Ezzy v. Workers' Comp. Appeals Bd.

146 Cal. App. 3d 252 (1983)

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Ezzy v. Workers’ Comp. Appeals Bd.

California Court of Appeal
146 Cal. App. 3d 252 (1983)

Facts

Marilyn Ezzy (plaintiff) was a second-year law student and a part-time law clerk at a law firm. Ezzy sued the law firm after she was injured at a softball game sponsored by the firm. The firm participated in a softball league with other law firms. The league’s rules mandated that each team have male and female players, and any team that did not have at least four women playing forfeited. John Burton was one of the partners at Ezzy’s law firm and also the coach for the softball team. Burton testified that participation was voluntary. All employees were given T-shirts that bore the employees’ billing numbers at the firm without regard to participation, and the law firm paid for equipment and refreshments after the games. At the end of the softball season, the law firm held an awards banquet. Burton thought the games were beneficial for office morale. Ezzy testified that she did not sign up to play of her own accord but was drafted by Burton, who gave Ezzy a shirt and a game schedule and told her they would see her at the next game. Ezzy knew about the requirement to have a certain number of women, and female employees were urged to participate in order to prevent forfeits. Ezzy understood the firm’s goals in trying to build a positive atmosphere in the office, and based on pleas for female employees to participate, Ezzy felt that she should join the team. Unfortunately, Ezzy injured one of her fingers during one of the games. Ezzy sought workers’ compensation, but a workers’-compensation judge denied her claim and ruled that the injury Ezzy suffered did not originate with or occur in the course of her employment. Ezzy filed a petition for reconsideration, which was denied by the Workers’ Compensation Appeals Board (defendant). Ezzy sought review from the California Court of Appeal.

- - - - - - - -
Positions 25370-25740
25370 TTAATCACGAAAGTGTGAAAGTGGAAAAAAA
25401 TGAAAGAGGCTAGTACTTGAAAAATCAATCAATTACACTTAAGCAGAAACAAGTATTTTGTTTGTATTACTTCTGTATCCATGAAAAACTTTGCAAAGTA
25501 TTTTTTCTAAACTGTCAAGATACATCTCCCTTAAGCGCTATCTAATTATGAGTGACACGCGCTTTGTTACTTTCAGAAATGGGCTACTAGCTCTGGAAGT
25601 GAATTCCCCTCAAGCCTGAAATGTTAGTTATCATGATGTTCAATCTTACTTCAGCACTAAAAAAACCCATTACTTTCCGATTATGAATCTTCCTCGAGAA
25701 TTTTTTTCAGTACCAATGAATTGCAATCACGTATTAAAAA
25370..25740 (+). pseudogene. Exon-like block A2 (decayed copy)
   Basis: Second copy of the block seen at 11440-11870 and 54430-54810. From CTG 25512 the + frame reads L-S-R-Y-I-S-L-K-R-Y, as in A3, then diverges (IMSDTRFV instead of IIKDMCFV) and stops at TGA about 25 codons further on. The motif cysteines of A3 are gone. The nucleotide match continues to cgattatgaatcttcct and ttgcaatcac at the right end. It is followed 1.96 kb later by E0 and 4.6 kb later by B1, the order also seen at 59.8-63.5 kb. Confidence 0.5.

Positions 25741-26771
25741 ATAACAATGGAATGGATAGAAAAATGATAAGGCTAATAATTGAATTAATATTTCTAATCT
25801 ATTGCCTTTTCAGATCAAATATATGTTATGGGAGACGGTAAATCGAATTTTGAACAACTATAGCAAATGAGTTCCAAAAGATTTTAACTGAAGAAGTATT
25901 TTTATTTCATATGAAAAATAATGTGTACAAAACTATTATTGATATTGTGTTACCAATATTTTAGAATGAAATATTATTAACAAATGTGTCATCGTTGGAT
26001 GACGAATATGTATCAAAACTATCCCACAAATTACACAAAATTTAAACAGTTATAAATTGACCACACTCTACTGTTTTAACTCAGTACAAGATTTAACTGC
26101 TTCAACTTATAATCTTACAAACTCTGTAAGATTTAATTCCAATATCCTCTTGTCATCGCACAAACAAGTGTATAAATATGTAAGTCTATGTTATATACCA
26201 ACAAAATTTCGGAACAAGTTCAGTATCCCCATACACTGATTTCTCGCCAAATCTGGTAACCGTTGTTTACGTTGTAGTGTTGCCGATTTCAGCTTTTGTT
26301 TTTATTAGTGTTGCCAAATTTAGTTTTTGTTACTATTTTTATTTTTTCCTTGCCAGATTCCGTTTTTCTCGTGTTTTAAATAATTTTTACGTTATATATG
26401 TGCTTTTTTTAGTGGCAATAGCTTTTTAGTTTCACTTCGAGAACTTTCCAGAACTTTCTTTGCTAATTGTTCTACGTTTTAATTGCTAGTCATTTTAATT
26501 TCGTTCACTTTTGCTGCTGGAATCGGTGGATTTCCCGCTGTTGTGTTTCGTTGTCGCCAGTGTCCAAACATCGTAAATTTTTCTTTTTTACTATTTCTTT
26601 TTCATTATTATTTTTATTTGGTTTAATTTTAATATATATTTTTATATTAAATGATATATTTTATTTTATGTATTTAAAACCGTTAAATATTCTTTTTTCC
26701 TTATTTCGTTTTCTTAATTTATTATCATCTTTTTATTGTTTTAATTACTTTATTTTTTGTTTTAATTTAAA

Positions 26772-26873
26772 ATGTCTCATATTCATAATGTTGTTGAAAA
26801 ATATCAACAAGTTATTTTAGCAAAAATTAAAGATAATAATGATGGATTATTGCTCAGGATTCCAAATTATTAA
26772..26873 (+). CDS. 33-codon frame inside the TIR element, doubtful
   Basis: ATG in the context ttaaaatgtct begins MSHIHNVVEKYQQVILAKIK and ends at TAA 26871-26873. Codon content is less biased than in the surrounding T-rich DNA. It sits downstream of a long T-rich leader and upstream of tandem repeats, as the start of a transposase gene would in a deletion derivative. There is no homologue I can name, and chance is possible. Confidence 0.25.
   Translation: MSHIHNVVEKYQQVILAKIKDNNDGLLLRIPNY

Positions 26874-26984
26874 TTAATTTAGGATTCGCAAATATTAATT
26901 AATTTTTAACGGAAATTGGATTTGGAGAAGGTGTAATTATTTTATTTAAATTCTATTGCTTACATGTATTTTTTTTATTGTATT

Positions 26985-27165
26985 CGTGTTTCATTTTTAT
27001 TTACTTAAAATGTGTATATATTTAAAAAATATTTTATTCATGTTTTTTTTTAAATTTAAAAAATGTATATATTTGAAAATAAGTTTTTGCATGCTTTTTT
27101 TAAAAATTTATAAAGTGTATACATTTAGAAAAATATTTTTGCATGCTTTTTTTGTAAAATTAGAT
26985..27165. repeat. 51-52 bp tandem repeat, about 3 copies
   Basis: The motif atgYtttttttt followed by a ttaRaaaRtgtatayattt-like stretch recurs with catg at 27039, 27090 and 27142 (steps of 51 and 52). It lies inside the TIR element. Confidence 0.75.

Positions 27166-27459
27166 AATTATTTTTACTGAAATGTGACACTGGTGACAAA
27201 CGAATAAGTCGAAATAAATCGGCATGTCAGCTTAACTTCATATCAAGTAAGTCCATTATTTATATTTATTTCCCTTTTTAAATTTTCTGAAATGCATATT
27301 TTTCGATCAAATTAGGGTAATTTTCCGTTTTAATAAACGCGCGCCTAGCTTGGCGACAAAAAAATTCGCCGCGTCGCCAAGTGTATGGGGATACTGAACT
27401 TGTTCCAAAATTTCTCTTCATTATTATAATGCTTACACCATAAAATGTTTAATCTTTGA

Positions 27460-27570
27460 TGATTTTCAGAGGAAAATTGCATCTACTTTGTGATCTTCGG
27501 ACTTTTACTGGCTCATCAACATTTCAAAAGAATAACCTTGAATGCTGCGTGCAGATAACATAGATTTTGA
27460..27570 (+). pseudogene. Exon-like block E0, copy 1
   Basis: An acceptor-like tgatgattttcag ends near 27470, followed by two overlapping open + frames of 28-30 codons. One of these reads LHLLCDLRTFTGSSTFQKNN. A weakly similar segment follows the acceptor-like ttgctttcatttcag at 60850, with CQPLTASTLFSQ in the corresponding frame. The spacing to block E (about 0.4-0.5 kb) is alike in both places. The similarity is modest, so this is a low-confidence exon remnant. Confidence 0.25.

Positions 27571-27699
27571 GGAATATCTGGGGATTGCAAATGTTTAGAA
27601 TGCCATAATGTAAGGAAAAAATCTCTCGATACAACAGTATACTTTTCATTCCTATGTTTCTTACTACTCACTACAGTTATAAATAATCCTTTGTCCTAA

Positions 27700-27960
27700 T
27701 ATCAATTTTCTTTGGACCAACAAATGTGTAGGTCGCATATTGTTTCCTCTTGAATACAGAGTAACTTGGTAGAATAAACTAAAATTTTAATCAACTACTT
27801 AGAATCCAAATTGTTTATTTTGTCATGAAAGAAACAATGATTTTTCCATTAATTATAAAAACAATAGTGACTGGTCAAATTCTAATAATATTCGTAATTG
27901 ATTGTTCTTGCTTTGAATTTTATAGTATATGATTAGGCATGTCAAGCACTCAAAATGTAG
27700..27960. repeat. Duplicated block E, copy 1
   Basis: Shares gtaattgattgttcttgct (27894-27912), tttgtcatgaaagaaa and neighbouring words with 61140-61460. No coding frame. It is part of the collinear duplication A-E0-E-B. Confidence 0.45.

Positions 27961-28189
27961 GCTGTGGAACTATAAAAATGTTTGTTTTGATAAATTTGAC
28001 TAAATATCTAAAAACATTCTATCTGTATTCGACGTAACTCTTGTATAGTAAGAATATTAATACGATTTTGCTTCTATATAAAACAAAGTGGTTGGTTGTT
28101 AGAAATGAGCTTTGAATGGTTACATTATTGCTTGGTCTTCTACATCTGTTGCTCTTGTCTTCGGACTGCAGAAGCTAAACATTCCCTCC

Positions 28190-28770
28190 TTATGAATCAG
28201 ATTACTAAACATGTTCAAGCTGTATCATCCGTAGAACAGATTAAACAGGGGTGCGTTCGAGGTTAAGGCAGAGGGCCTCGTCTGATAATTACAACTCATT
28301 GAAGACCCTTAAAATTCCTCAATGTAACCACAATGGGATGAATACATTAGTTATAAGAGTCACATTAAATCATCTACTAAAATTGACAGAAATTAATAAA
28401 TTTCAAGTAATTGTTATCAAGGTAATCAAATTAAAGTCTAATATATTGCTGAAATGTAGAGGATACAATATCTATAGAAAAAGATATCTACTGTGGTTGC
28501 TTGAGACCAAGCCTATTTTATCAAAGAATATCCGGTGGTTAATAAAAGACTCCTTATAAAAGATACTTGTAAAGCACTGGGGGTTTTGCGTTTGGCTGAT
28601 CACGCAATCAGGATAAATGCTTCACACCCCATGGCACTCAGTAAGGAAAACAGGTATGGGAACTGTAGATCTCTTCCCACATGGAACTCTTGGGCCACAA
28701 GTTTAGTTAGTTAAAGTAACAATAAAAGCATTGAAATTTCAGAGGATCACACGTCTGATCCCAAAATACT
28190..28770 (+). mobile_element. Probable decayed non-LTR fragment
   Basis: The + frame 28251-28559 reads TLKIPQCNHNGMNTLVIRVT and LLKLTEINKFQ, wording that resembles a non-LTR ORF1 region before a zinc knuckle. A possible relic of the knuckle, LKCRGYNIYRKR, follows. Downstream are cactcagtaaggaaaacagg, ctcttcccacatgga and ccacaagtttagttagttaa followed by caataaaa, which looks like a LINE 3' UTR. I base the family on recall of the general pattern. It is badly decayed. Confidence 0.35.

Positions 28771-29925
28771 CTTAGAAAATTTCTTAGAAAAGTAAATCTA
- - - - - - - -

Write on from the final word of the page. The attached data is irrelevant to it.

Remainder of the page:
Rule of Law

Issue

Holding and Reasoning (Smith, J.)

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